After a day’s sleeping after NYE, I decided to make use of my free time by heading out to the Hermitage for the day. It was January 3, the first Thursday of the month – the day when it’s free for everybody to go to the Hermitage. Clearly I didn’t think this through. This is the line to get into the courtyard to GET to the line for the Hermitage:
Of course, that didn’t stop your mates in a sleigh from driving straight through the middle of the line at full speed:
I decided to go and visit some matryoshka dolls I’d seen when buying Jess’ xmas present. That day was around -26 degrees and I’d dragged Les out with me to go and look for something cute and Russian to send to Jess via Oksana, who was going to Australia that week (thereby bypassing the Russian non-postal service). We wound up at the antique/souvenir fair opposite the Church of Spilled Blood, where you can apparently buy matryoshka with anything on them, from US Presidents to Harry Potter. I ended up finding some with cheburashka (<3 cheburashka – it’s an adorable kids’ cartoon):
The lady at the stall where I got the cheburashka-matryoshka dolls was ridiculously sweet, and spoke the most adorable Renglish. I asked how she could stand to have her gloves off in the freezing weather, and she said that the day before was even worse – then she had to drink cognac to stave off the cold!
While at the stall I saw the most beautiful matryoshka but decided I definitely couldn’t afford them. Nevertheless, after the Hermitage was clearly a no-go, I went to visit the matryoshka and realised they had to be my Russia souvenir :). The lady was so stoked to see me again that she gave me an epic discount (so they cost me $100 rather than $220) because “nice people, nice prices”. She even gave me a little magnet with the Bronze Horseman (symbol of St P) as well.
After this I went for a quick warming stop in Dom Knigi (<3), whereupon exiting I set off the beepers. One of the guards pulled me aside and I showed him my bags etc, but then he wanted something else which I just couldn’t understand. I said as much, he asked where I was from, I said Australia, and he said “that’s ok then, just go”. Lol. Positive racism?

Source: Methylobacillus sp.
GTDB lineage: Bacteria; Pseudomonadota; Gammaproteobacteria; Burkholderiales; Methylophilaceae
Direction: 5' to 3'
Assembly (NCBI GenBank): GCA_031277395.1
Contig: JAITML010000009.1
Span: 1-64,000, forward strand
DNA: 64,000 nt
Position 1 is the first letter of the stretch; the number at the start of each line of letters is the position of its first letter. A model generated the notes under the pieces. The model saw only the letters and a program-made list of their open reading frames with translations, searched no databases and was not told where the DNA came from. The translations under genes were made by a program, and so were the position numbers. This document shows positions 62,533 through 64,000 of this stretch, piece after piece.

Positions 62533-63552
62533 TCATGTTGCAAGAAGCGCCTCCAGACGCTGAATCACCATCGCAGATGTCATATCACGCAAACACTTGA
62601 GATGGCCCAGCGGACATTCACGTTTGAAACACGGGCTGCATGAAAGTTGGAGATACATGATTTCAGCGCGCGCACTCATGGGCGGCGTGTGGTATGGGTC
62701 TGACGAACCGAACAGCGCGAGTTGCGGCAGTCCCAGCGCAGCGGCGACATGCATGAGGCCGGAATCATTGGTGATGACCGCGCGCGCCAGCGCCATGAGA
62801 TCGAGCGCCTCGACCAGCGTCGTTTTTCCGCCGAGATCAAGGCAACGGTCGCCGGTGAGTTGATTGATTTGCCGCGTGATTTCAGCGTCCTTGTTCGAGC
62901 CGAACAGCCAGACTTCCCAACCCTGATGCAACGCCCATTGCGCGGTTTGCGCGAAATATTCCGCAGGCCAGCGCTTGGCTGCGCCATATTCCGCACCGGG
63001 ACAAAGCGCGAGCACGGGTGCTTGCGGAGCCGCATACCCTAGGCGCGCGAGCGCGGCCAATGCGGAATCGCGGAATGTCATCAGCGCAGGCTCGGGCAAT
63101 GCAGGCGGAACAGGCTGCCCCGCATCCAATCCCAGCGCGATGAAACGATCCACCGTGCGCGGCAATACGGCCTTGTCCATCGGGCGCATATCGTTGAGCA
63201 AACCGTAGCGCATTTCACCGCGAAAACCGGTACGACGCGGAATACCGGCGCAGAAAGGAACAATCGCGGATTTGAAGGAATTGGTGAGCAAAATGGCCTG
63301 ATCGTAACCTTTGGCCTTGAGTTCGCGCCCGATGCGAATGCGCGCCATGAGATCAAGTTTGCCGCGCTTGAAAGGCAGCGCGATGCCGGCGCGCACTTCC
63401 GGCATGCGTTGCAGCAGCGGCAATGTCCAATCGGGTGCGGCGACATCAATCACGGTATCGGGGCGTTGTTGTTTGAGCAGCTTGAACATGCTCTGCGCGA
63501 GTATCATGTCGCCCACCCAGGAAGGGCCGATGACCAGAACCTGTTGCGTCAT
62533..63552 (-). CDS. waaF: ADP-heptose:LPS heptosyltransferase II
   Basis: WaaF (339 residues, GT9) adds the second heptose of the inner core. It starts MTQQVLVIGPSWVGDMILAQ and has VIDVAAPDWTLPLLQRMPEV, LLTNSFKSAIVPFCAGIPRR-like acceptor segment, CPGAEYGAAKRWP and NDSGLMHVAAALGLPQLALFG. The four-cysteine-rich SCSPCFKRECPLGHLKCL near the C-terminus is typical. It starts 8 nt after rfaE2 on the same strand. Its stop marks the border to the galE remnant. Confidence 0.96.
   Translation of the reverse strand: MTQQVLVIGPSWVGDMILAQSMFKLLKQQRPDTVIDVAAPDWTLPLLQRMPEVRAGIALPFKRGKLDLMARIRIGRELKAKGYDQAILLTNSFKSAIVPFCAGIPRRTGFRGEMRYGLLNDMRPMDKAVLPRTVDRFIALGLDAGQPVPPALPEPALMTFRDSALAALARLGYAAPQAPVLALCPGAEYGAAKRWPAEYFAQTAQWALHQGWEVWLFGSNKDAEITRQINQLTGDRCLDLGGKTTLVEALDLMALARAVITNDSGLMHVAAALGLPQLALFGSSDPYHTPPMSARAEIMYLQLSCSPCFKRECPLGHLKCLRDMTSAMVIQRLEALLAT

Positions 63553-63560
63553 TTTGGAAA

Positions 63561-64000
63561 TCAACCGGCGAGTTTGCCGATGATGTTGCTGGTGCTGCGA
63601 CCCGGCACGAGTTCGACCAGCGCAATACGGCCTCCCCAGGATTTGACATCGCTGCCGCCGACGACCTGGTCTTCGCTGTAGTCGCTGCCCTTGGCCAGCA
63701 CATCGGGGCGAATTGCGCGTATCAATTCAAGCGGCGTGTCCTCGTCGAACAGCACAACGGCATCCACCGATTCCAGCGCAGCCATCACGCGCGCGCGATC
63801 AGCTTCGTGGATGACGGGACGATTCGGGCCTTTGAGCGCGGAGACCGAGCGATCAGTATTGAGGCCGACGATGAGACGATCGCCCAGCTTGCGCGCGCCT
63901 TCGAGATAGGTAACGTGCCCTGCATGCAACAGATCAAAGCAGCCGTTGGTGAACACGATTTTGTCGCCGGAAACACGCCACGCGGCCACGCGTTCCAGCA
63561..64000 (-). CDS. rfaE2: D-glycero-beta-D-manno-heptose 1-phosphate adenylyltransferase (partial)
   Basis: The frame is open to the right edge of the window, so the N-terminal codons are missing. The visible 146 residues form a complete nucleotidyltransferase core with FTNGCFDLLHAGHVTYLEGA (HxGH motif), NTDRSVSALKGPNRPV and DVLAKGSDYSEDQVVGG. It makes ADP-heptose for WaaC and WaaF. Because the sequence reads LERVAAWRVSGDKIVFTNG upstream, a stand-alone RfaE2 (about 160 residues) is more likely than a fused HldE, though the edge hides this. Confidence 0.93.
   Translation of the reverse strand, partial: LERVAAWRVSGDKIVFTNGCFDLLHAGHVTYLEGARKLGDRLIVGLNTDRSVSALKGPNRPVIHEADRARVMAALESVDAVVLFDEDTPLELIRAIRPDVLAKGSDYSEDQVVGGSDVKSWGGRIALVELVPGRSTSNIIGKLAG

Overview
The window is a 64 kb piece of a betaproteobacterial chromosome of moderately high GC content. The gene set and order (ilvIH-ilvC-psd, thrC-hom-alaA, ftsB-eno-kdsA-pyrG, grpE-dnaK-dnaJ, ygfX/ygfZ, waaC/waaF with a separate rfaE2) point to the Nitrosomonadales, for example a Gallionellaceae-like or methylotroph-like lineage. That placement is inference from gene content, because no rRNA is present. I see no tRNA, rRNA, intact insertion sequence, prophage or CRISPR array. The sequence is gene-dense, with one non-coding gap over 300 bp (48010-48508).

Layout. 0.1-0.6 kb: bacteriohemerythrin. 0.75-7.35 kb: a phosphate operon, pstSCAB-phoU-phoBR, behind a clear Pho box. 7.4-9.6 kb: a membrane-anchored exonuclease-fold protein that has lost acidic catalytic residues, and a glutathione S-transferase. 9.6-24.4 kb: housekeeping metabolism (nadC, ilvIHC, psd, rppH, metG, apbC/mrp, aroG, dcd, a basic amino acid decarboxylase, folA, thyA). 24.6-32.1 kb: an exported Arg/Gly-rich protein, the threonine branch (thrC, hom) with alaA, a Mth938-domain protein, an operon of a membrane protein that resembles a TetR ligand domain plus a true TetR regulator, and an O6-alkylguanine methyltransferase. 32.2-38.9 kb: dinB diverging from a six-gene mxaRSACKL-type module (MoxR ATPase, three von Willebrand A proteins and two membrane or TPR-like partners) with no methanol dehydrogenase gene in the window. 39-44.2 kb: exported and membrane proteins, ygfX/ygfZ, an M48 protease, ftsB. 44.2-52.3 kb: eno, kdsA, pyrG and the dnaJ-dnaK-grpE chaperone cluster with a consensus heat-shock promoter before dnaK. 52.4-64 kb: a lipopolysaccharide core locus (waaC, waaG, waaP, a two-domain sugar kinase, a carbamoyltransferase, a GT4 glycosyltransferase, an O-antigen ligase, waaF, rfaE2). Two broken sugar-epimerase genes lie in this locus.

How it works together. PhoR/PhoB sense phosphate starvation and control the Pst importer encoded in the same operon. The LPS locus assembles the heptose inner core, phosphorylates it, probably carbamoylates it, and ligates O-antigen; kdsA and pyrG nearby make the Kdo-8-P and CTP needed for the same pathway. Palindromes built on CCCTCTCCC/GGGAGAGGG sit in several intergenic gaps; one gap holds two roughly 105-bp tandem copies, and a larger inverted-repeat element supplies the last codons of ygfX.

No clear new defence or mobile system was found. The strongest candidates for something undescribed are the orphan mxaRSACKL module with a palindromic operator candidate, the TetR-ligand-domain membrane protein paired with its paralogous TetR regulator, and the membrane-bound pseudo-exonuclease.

Post food-orgy at Chainaya Lozhka I was walking down Nevsky when I spotted the Christmas Fair. I decided to go for a quick meander, and I’m so glad I did! All today’s photos are rubbish sorry, but I think you get the idea:
All of the stalls were so sweet:
There was a stage with performances, including some dancers doing some kind of American cowboy-style country dancing, which was pretty hilarious. Traditional, much? Next up was a young Russian guy dressed up as Santa, singing a song about how girls are always breaking his heart (I haven’t included a translation because some of the lines are a bit tricky). I particularly enjoyed his dancing haha:
What happened next on stage just made me laugh. There’s a pretty famous Russian ex-pro-boxer, Nikolai Valuev, who looks like the hardest dude in the world. He’s 7ft and just so bad-arse-Russian-looking! He’s in a series of ads for МТС, one of the telephone companies here, and every time I see a billboard it just makes me happy:
Anyway, the gentleman in question, who’s now a member of the St Petersburg Duma, appeared on stage, and stood out just a smidgeon:
The lady in the middle of the above photograph is an artist, and she was to run a ‘master-class’. She and Valuev would do a painting together of one of St Petersburg’s bridges:
What I find very interesting actually, is that if you got a famous man on stage to do a painting in Australia, firstly, they wouldn’t be a boxer. Secondly, they’d do the painting “ironically” – they’d be making jokes about themselves or their deficiencies. Valuev was obviously trying very hard to do a good job. This is one of my favourite things about Russian people – they don’t take the piss or do things ironically, they either don’t do something or they really apply themselves to it. It’s also one of the big differences I notice between Russian and Australian men: here, guys unashamedly do art, or dancing, or singing, and there doesn’t seem to be any kind of stigma against it. I love it! Actually, this reminds me of something I read in Lonely Planet Russia:
The Academy of Arts Museum is… “guarded by two imported Egyptian sphinxes said to be about 3500 years old. Boys would live in this building from the age of five until they graduated at age 15 – it was an experiment to create a new species of human: the artist.”
Russia’s had a lot of famous artists – quite a number from St Petersburg – and the art here is amazing. I like that it’s such an integral part of cultural history 🙂
Anyway, I’ve segued long enough to stop laughing about Nikolai Valuev. This is what happened after he finished the painting of the bridge: the emcee asked him to go and pick a card from the xmas tree (yolka) on-stage. Inside was written a child’s xmas wishes. Nikolai read them to the crowd and then agreed to make all of them come true: see, big scary Russians aren’t so scary after all 🙂